Studies link strong storms with rising sea surface temperatures
Researchers at the Georgia Institute of Technology have released a study supporting the findings of several studies last year linking an increase in the strength of hurricanes around the world to a global increase in sea surface temperature. The new study strengthens the link between the increase in hurricane intensity and the increase in tropical sea surface temperature. It found that while factors such as wind shear do affect the intensity of individual storms or storm seasons, they don’t account for the global 35-year increase in the number of the most intense hurricanes. The study appears online in the March 16 edition of Science Express at www.scienceexpress.org.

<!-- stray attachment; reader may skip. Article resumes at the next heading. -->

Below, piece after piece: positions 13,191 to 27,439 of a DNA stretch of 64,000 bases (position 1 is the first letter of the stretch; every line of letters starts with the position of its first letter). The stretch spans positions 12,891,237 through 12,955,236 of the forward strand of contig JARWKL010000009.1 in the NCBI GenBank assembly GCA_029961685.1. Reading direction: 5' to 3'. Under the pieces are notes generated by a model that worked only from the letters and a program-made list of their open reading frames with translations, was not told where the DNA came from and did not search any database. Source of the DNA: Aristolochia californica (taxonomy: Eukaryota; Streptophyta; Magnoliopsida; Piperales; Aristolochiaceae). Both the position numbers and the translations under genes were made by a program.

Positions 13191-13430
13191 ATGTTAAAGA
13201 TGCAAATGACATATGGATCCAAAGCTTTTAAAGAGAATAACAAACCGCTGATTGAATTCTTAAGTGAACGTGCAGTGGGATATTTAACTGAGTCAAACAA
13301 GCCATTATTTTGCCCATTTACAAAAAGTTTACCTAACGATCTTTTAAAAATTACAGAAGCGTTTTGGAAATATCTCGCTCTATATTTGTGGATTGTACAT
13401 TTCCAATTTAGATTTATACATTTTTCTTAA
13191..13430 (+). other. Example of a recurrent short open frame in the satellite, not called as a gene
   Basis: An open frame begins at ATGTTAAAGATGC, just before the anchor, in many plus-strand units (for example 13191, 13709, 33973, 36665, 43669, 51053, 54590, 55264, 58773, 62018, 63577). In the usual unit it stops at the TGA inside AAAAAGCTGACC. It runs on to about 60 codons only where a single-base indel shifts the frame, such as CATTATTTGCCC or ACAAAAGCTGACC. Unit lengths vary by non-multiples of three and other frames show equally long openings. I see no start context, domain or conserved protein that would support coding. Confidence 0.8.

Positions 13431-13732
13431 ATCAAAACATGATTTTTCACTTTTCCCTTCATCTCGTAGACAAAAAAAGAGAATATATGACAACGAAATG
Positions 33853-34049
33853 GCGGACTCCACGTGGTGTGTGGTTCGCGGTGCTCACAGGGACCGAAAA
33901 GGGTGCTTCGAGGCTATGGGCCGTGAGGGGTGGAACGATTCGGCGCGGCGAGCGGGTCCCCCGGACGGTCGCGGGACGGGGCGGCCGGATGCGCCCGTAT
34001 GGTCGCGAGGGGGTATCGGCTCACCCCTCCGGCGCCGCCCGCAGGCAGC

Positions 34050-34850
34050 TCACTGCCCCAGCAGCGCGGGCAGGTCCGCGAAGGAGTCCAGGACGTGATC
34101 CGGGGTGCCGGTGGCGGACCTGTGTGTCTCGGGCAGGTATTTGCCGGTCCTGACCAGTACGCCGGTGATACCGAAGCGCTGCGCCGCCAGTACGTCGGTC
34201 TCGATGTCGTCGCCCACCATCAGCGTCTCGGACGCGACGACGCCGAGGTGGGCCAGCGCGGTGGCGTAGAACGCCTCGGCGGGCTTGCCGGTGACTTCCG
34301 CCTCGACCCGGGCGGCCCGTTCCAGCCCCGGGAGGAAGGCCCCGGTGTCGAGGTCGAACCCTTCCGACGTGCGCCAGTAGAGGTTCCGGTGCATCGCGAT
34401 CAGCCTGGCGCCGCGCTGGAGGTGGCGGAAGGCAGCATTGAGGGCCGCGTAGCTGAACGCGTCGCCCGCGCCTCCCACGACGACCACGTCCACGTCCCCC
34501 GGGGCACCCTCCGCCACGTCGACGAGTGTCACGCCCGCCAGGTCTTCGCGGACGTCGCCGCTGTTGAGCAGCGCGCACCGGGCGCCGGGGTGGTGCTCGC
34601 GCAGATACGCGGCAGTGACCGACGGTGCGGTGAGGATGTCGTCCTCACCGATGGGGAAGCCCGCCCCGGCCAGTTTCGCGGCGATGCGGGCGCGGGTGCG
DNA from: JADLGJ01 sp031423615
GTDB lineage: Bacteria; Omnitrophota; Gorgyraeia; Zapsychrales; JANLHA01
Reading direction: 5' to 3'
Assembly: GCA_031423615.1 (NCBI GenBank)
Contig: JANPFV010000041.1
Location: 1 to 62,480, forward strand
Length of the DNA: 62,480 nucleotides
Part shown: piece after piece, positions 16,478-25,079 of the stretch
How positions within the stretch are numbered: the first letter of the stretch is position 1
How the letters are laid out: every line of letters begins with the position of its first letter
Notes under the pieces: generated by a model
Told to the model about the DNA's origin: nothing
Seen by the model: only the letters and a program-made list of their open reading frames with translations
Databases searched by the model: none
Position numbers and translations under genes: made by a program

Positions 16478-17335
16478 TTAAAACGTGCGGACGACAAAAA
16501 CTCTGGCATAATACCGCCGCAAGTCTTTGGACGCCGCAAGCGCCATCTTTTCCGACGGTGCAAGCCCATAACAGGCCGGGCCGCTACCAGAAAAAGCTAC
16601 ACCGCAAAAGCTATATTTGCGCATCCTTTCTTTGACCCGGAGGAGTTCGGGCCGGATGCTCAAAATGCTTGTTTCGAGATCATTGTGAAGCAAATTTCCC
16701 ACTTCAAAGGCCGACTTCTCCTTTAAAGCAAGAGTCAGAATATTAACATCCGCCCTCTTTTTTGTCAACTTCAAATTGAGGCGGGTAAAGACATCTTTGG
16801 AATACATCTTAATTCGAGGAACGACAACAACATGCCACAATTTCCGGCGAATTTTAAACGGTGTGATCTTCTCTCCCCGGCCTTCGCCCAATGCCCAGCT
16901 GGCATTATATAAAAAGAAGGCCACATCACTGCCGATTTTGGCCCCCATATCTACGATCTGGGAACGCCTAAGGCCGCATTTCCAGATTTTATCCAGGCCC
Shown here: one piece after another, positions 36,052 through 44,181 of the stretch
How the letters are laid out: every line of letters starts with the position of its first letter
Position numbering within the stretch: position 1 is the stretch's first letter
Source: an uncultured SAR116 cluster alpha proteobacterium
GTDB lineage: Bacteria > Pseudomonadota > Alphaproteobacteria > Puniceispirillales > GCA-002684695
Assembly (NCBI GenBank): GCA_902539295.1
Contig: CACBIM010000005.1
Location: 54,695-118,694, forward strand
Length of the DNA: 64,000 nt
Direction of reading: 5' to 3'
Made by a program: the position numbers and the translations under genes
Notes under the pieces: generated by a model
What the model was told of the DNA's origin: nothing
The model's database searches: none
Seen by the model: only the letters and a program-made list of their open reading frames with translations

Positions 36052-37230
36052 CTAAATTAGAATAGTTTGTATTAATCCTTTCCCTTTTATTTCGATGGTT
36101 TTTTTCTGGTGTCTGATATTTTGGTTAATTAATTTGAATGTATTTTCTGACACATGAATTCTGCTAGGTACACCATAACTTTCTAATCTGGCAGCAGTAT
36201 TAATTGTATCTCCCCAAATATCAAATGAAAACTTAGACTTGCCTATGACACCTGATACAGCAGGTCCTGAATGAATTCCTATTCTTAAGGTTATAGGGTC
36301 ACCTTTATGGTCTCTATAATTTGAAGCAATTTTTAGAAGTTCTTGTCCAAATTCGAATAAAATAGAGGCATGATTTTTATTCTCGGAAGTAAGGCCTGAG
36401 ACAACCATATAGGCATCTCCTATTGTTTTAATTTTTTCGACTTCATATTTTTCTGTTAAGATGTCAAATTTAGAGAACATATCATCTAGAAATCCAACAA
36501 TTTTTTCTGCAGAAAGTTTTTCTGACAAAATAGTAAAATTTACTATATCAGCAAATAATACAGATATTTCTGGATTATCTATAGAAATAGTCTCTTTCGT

Last summer, the journals Nature and Science published studies claiming to show a very strong link between rising tropical sea surface temperatures and an increase in the strength of hurricanes. The Nature study, by Kerry Emanuel at the Massachusetts Institute of Technology, concluded that cyclonic storms in the North Atlantic and North Pacific oceanic basins were increasing in strength and duration. That increase, Emanuel concluded, was due to increasing sea surface temperatures caused, in part, by global warming.
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